Qatar’s intervention pushed the deal to the brink as it prompted some shareholders to revisit their own particular concerns, such as soaring executive pay and fears that the combined entity would take on riskier business.
LONDON (Reuters) – Commodities trader Glencore battled to save its coveted $26 billion bid for miner Xstrata on Wednesday after key shareholder Qatar stunned the pair with a late demand for better terms.
The Qatari intervention pushed the deal to the brink as it prompted a string of shareholders to revisit their own particular concerns, such as soaring executive pay and fears that the combined entity would take on riskier business.
Qatar, which had remained silent for months as it built the second-largest stake in Xstrata, said in a statement late on Tuesday that it supported the principle of the deal but wanted 3.25 new Glencore shares for every Xstrata share, up from the 2.8 on offer.
The 11th-hour call will make it almost impossible for the deal to go through on current terms, several sources close to the deal said, leaving just two days for Glencore to sweeten the offer or delay shareholder meetings scheduled for mid-July.
The very public move also emboldened other wavering investors, particularly those angry over the hefty packages being offered to retain top executives at Xstrata, including an extra 29 million pounds over three years just to keep Chief Executive Mick Davis.
“The intervention by Qatar was unexpected but highly welcome and will certainly bolster the resolve of current holdouts,” Simon Wong, partner at corporate governance watchdog and shareholder advisory firm, Governance for Owners.
In the first sign of movement, Glencore said it was considering proposals put forward by the board of Xstrata to change certain aspects of the management incentive arrangements.
Several sources familiar with the situation said the proposed changes included tying the retention packages to performance and shifting the plans from cash to equity. One source added that the tie to performance would specifically involve linking pay to cost cuts through the new group.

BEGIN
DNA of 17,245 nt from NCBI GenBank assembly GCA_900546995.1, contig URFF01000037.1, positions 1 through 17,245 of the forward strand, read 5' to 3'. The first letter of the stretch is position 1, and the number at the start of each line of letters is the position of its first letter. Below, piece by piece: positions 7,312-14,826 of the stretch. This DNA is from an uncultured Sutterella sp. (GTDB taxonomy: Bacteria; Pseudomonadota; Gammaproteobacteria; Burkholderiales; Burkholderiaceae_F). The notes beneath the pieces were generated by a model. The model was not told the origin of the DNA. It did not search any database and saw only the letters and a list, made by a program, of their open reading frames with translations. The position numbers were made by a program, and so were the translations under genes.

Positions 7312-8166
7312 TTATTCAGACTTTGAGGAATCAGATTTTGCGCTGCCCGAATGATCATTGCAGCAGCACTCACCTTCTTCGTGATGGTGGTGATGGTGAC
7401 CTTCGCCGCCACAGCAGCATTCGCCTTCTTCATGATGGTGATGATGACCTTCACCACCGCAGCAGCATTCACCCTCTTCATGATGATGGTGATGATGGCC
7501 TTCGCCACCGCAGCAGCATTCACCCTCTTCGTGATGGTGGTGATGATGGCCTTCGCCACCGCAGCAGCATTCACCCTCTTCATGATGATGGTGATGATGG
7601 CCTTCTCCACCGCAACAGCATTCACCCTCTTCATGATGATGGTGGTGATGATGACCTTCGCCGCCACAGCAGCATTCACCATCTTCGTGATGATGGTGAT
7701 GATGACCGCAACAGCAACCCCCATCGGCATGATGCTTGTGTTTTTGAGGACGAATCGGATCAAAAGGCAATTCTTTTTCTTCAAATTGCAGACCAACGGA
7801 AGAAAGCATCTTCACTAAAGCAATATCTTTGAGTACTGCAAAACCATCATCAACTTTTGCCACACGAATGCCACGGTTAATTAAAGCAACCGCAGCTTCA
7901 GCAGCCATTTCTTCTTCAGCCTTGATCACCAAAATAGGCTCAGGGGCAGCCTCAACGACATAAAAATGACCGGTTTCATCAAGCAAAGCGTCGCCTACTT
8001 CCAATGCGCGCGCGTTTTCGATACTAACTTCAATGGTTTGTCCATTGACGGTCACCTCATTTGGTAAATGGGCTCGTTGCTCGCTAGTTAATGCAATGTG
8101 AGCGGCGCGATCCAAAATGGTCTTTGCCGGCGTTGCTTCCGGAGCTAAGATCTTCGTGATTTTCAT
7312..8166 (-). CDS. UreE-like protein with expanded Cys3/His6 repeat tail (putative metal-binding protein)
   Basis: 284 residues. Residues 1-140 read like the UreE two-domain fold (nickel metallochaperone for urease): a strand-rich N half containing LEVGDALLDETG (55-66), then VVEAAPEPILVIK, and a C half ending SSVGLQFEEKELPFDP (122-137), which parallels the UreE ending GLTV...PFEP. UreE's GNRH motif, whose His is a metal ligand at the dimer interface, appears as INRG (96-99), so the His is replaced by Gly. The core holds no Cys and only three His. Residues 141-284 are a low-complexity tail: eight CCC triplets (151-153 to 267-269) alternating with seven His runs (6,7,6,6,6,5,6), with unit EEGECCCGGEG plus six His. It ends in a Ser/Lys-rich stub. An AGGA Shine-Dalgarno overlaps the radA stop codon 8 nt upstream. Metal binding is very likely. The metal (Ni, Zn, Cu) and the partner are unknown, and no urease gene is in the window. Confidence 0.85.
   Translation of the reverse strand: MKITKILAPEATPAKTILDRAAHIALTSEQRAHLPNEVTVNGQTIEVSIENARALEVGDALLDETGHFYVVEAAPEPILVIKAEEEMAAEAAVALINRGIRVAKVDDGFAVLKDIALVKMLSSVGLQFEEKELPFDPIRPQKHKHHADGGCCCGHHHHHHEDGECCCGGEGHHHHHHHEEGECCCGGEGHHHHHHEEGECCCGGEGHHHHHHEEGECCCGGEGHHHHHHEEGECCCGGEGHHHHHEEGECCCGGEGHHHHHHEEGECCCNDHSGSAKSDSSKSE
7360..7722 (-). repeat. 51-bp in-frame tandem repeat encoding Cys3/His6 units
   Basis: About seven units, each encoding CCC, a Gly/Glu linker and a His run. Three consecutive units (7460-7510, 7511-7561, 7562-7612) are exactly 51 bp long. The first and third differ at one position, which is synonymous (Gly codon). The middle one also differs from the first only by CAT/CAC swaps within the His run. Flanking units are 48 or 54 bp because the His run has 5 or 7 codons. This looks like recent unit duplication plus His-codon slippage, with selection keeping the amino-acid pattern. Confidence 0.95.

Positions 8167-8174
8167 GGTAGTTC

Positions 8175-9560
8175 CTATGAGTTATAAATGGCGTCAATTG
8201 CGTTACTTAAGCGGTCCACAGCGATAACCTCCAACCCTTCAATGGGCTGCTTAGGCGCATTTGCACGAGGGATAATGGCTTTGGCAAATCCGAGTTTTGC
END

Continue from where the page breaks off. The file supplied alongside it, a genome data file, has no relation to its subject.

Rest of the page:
Paul Lee, director of Hermes Equity Ownership Services, which is voting on behalf of around 1 percent of Xstrata’s investors, said a simple bump-up in the ratio would not be enough to persuade them to back the deal.
“Xstrata to our mind has a pretty good record in risk management. That is less true of Glencore. Lots of investors are most troubled by the ratio and the retention packages, but they haven’t really focused on this issue. The immediate question over price is pretty irrelevant in that context. (But) on the pay side, perhaps the board will have to assess where they are when they truly understand the depth of investor feeling. They have misjudged this quite significantly.”
Analysts and other Xstrata shareholders warned that Glencore could simply refuse to budge on the larger issue of the deal structure, putting the bid at risk and delaying any subsequent effort for at least six and perhaps as long as 12 months.
“Whether Glencore now wishes to raise its offer, having faced down independent shareholders for the last four months, is questionable,” said Neil Dwane of CIO Allianz Global Investors Europe, another top 35 Xstrata investor.
“The Qatar ratio would be circa 10 percent dilutive to Glencore. In fact, given the coordinated global economic slowdown, an argument could be made for actually lowering the price to reflect worsening prospects for miners.”
The Thomson Reuters-Jefferies CRB index, a barometer for commodities, has fallen by about 14 percent since early February, when Xstrata and Glencore announced the deal.
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